Smartphones are a wonderful mechanism for communicating with coworkers and finding information quickly. That’s a large reason why 84% of physicians use smartphones for professional purposes.1 Yet, in the age of texting, Snapchat, and Instagram, HIPAA violations are just a send, snap, or tap away. What obstacles might you face protecting patient privacy as a pulmonologist in the smartphone age?

Texting

Texting is easy and convenient, but it’s also a HIPAA danger zone. Sending a text message containing protected health information (PHI) – any information in a medical record that can be used to identify a patient – is a HIPAA violation. That said, texting in itself is not an automatic HIPAA violation. There are instances in which texting is permissible2:

  • The message does not contain PHI
  • The message complies with the “minimum necessary standard”
  • There are technical safeguards in place that comply with the HIPAA Security Rule

To the last point, technical safeguards are perhaps most useful in determining when a text message is or isn’t in violation of HIPAA regulations. Technical safeguards such as encryption, malware, firewalls, and authentication tools should be implemented.3 Further, only individuals who need access to PHI to perform their job responsibilities may access it.


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Using Unsecured Networks

You may think nothing of emailing your staff about a patient while accessing free Wi-Fi at the local library or coffee shop. However, accessing PHI on an unsecured network could be a HIPAA violation. If you must access PHI on your smartphone, do so on an encrypted network. At the very least, the PHI itself should be encrypted.

Storing PHI in the Cloud

Many pulmonologists have embraced cloud computing for its flexibility and scalability. However, without adequate security for the data you store, you could face HIPAA implications. If you are accessing PHI on your smartphone, turn off any cloud services that are not HIPAA compliant.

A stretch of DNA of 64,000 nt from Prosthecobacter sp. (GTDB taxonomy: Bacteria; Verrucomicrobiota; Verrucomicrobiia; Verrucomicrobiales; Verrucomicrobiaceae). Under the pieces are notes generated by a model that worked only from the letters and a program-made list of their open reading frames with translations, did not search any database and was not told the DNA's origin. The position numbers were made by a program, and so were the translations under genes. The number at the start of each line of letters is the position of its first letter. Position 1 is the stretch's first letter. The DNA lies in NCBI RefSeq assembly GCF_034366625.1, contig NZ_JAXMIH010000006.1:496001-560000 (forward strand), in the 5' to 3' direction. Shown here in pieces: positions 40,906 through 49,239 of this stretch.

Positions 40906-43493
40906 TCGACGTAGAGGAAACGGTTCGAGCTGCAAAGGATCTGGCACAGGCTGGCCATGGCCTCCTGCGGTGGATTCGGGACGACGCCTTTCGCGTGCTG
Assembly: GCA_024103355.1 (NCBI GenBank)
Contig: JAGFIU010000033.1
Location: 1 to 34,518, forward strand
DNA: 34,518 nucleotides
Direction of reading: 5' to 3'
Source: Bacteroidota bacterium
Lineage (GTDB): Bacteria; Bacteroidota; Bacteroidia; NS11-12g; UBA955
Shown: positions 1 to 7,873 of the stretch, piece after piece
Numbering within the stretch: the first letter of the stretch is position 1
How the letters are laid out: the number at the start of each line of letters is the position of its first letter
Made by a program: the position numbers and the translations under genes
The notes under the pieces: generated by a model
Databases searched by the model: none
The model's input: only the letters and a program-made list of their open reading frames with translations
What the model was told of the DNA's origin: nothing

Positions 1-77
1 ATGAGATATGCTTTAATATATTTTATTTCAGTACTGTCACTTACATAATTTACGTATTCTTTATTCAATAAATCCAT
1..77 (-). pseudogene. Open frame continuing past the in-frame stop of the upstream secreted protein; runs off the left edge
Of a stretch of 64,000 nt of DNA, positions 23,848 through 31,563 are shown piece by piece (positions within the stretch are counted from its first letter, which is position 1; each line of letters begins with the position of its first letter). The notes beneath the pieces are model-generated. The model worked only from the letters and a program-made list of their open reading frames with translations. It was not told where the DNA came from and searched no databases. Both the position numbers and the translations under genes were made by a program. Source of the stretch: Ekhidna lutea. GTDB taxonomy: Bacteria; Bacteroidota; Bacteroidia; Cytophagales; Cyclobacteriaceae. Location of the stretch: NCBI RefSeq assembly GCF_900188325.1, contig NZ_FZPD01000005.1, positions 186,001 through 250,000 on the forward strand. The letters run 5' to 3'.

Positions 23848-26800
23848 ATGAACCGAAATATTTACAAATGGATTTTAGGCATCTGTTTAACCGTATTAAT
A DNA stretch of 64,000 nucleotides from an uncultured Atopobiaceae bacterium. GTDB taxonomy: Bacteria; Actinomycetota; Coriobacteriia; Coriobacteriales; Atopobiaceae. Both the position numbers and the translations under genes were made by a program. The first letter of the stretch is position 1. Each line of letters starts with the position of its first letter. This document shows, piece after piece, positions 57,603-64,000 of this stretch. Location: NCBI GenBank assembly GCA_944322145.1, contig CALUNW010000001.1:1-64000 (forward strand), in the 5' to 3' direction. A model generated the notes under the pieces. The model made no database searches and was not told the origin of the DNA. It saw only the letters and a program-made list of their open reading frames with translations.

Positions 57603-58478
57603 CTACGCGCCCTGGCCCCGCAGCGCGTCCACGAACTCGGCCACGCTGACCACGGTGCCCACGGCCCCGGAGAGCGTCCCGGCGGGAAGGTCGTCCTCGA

Taking Photos

There are many uses for mobile photography in pulmonology. For example, you might photograph a radiograph and upload it to your EHR. Not a big deal, right? Not exactly. For one, the photo could contain PHI if the patient can be identified. For another, your smartphone might not be properly protected. There is a list of possible identifiers4 that must be absent from a record for it not to be considered PHI, so be sure any photos you take on your smartphone satisfy that criteria.

Failing to Analyze Risk

Ultimately, HIPAA is about having processes and systems in place to protect patient privacy. To avoid PHI issues, it’s imperative that you follow US Department of Health & Human Services guidelines for risk analysis. These include5:

  • Evaluating risks to electronic PHI
  • Implementing security measures to address those risks
  • Documenting the security measures you take
  • Maintaining and applying security protocols

This all begs the question, is banning smartphones in your practice the right thing to do?

The argument for…

There are a number of HIPAA violations just waiting to happen when you allow smartphones in a medical practice. Even if, for example, you follow the rules of texting, you could still wind up in violation of HIPAA regulations if you send information over an unsecured network. What’s more, it’s not just you who has to worry about this: it’s your entire staff. Perhaps it’s best to avoid any uncertainty.

The argument against…

Banning smartphones in the workplace creates a barrier for communication. Considering the vast majority of physicians use smartphones to support their workloads, banning them would hamper productivity. Not to mention, the staff will feel policed or as if they are being punished for no reason. A HIPAA smartphone policy and training is all that’s necessary.

Where do you stand? Should pulmonology practices ban smartphones? Take our poll.

References

  1. Physicians’ usage of smartphones for professional purposes in the U.S. from 2012 to 2015. Statista. Accessed July 31, 2018.
  2. Is texting in violation of HIPAA? HIPAA Journal. Accessed July 31, 2018.
  3. Barrett C. Healthcare providers may violate HIPAA by using mobile devices to communicate with patients. American Bar Association. October 7, 2011. Accessed July 31, 2018.
  4. Guidance regarding methods for de-identification of protected health information in accordance with the health insurance portability and accountability act (HIPAA) privacy rule. US Department of Health & Human Services. Reviewed November 6, 2015. Accessed July 31, 2018.
  5. Guidance on risk analysis. US Department of Health & Human Services. Reviewed March 9, 2017. Accessed July 31, 2018.